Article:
Saturday, October 2, 2010

Ed Sullivan Starring Will Jordan

I have a busy day today and tomorrow, so here is a picture I took in 1984 of Will Jordan (b. 1927) at a Sons of the Desert banquet.

Copyright 1984 Allen Hefner

Will is the best impersonator of Ed Sullivan (1901 - 1974) who ever tried to do it.  In fact, in Will's seven movie credits, he played Ed Sullivan six times.  He is also played Sullivan in Bye Bye Birdie on Broadway, and in his early career, on "The Ed Sullivan Show" with the host himself.

Please respect the photographs I have taken.  If you want to use them, please ask first.  It's probably OK, I just want to know and maybe receive credit under the pic!

Friday, October 1, 2010

From Fargo and Other Movies

John Carroll Lynch (b. 1963) is a gem of an actor.  He worked in the theater until the 1990s, when he started acting in films with Grumpy Old Men (1993). 

In 1996 he was cast in Beautiful Girls with Matt Dillon (b. 1964), and then in his big movie Fargo as Norm Gunderson the husband of the lead character, Marge, played by Frances McDormand (b. 1957).  And yet another 1996 hit, Feeling Minnesota with Keanu Reeves (b. 1964) and Cameron Diaz (b. 1974).

The next year he appears in Volcano with Tommy Lee Jones as the mass transit supervisor, and then in Face/Off with John Travolta and Nicholas Cage.

Mercury Rising with Bruce Willis in 1998, plus a Tom Hanks TV mini-series called "From the Earth to the Moon," which I thought was an important production.  It covered man's attempts at space travel, intertwined with making the early silent sci-fi movies of Georges Melies (1861 - 1938).

More parts, some small, in movies followed.  Gone in Sixty Seconds (2000), Gothika (2003), an Albert Brooks film called Looking for Comedy in the Muslim World (2005), a strange revenge film with Clint Eastwood called Gran Torino (2008), and others.

He also worked in a few TV series'.  Regular work came in "The Drew Carey Show," "Carnivale," "Close to Home," and "K-Ville."

That's 82 roles in movies and TV, plus his work in the theater.  I like John Carroll Lynch.  He comes across as a regular guy, especially when you think of him painting a picture of a duck to obtain fame on a postage stamp in Fargo.

Thursday, September 30, 2010

M. Emmet Walsh

Yet another familiar face and voice, but a name not well known, even by his own admission.  M. Emmet Walsh (b. 1935) has been acting on TV and in movies since 1969 and has 199 roles on IMDb.

His early films include small parts in Midnight Cowboy and Alice's Restaurant in 1969, and Little Big Man in 1970.  He had a bigger part in What's Up Doc in 1972 as the arresting officer in the hilarious courtroom scene, and appears in Serpico in 1973.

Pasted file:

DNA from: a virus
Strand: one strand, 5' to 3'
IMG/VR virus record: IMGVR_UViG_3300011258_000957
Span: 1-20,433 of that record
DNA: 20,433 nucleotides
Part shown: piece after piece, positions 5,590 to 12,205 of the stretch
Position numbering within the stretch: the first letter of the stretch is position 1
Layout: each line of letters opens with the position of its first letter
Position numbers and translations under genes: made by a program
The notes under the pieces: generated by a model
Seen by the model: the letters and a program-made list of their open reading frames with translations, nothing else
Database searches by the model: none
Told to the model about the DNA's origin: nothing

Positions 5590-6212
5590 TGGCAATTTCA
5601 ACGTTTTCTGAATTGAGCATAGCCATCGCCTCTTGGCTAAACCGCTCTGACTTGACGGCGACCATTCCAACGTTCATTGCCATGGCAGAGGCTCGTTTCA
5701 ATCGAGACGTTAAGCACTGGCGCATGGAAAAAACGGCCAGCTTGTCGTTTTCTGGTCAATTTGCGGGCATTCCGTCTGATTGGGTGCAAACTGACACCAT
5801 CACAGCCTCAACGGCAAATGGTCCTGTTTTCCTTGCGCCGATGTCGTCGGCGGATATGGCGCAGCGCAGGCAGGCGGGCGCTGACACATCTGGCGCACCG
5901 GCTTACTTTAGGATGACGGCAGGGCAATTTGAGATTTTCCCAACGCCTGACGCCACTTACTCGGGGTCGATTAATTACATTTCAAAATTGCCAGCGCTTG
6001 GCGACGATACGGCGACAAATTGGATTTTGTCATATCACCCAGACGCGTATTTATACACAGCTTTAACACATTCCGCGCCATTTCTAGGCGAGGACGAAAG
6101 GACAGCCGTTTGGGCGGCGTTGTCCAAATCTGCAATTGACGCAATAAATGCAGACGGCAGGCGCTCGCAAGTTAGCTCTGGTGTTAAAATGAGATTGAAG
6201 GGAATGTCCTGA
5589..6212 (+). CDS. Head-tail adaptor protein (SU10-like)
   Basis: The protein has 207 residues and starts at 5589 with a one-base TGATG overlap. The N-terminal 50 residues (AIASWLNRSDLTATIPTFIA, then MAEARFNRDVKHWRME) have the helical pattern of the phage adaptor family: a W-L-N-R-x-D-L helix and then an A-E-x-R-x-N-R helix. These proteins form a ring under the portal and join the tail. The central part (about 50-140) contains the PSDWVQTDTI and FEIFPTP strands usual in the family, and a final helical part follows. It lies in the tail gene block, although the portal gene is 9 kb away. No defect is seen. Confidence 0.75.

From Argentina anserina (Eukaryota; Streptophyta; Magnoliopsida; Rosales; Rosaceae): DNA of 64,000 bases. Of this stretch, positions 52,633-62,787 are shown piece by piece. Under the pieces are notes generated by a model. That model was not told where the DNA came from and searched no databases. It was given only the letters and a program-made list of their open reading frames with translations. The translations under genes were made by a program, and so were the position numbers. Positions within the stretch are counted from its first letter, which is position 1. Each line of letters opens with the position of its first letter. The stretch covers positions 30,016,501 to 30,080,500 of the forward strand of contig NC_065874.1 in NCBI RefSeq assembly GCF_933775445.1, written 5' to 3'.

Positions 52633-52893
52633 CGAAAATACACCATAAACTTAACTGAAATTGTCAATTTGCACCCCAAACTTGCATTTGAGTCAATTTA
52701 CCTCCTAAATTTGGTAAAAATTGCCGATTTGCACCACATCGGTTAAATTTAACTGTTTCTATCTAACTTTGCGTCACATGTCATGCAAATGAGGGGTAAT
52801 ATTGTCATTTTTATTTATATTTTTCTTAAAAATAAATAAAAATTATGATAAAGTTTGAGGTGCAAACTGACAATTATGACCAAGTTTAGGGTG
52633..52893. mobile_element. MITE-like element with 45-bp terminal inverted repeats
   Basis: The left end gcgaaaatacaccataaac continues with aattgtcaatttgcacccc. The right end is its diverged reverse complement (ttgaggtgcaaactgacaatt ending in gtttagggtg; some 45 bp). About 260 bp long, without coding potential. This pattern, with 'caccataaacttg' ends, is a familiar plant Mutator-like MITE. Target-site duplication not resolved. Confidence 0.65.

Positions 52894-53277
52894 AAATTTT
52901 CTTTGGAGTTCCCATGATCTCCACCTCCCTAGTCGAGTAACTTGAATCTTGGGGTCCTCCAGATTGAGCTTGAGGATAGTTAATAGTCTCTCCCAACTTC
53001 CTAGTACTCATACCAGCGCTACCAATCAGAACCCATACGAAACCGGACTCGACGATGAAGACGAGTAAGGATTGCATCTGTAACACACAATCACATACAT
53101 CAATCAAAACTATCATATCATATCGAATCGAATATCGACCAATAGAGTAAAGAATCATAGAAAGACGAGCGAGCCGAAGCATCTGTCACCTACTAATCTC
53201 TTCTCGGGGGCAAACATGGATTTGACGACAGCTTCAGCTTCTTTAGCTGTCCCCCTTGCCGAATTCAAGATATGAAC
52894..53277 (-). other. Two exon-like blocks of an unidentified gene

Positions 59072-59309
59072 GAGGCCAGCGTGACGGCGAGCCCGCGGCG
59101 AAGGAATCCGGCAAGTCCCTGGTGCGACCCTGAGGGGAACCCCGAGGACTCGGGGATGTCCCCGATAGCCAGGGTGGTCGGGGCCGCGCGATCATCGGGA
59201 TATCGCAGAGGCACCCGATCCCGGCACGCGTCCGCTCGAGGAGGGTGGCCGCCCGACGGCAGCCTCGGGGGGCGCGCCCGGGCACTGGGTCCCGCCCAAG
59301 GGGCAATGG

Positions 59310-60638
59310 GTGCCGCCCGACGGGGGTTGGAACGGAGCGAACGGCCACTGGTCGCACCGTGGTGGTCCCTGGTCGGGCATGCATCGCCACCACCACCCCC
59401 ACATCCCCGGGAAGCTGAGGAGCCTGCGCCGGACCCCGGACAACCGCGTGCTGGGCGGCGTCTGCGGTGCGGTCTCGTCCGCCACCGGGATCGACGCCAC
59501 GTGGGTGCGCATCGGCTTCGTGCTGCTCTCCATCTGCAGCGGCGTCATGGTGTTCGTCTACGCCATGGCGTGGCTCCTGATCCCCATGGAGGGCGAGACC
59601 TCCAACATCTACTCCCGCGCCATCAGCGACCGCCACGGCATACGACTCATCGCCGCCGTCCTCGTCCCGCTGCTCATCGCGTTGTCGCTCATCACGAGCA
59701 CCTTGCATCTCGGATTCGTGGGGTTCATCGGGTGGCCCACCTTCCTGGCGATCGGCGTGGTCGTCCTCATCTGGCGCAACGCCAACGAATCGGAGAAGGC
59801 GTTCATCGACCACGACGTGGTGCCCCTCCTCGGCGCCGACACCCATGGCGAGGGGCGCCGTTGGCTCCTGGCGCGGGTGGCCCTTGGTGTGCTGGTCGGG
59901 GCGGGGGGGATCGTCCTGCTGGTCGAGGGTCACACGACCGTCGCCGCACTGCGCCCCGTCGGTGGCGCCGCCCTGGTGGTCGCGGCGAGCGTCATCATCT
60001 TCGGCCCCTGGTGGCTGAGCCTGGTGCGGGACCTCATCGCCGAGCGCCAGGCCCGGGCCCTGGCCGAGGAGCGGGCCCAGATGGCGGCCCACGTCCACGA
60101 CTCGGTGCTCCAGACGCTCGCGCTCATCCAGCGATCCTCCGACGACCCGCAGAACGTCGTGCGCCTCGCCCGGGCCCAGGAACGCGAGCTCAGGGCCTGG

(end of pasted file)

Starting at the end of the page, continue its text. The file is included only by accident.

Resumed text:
Almost every year he had a part in some good movie.  Slap Shot (1977), The Jerk (1979), Brubaker (1980), Reds (1981), Blade Runner (1982), Silkwood (1983), and so on.

He has a good role in Raising Arizona (1987) as the machine shop worker, and I just saw him in A Time to Kill (1996) as a disgraced psychologist for the defense.  But wait, there's more!

My Best Friend's Wedding (1997), Wild Wild West (1999), Christmas with the Kranks (2004).  Plus, he is popular on TV in quite a few series' including "Home Improvement."  He had a recurring role on "The Sandy Duncan Show" in 1972 which only lasted one season, and again in 1989 in "Unsub" which only lasted eight episodes.  The rest of his television experience is one and two episode stints.

Walsh is quoted on IMDb as saying, "I don't have an ego when I get the work. If I'm playing a doctor I want you to see a doctor. I don't want you to see an Emmet Walsh doctor and that's I think been the confusion with my career. People know my work, but they don't know who I am. I've always had fun hiding in the character."  And that pretty much sums up what I have been saying about Bit Actors.

The films I listed for M. Emmet Walsh are movies that can be watched more than once.  Watch for him!

Wednesday, September 29, 2010

Dirty Harry and the Mayor

Just a short look at a Bit Actor in the 1971 hit movie, Dirty Harry.  When your name is listed last in the cast during the titles of a movie, it means you are making your first movie and have a substantial part, or maybe you are just someone special.

John Vernon (1932 - 2005) was listed last in the titles as The Mayor in Dirty Harry, but it was his 15th movie.  He started making movies as Big Brother in 1984 from 1956, and he was uncredited.  He started acting in TV the next year, and worked in both media.

He worked with Clint Eastwood (b. 1930) in this film and also in The Outlaw Josey Wales in 1976.  Other early movies include Point Blank (1967) with Lee Marvin, Tell Them Willie Boy is Here (1969) with Roberts Blake and Redford, and Brannigan (1975) with John Wayne.

His deep, commanding voice made him perfect for these action/detective movies and TV roles.  So in 1978 Vernon got a part in Animal House, and then in 1980 in Herbie Goes Bananas.  I guess to show that he could do comedy as well.

A mix of genres continues for the rest of his career.  Airplane II: The Sequel (1982), The Blood of Others (1984), Ernest Goes to Camp (1987), I'm Gonna Git You Sucka (1988), Malicious (1995), and the like.

That's quite a mix of movies.  So it shows how a good Bit Actor can get work anywhere and remain in demand, even though John Vernon was never a really big star and didn't really make any A-list movies.

Tuesday, September 28, 2010

Don Brodie - Making Movies Without the Fame

I don't think Don Brodie (1904 - 2001) is a name that brings a lot of movies to mind for most folks.  His name didn't mean anything to me, but his movies do.  He has 305 movies and TV shows in his filmography.

From 1931 through 1939 he made over 170 movies, and he worked with most of the big stars of the era.  He made three films at Hal Roach Studios, including one with Charley Chase and one with Laurel and Hardy.  Come to think of it, Charley Chase was also in that film with L&H, Sons of the Desert (1933).

These were bit parts and he played reporters, waiters, photographers, and he was the man waiting in line.  He also did some voice work for Walt Disney, including a part in Pinocchio in 1940.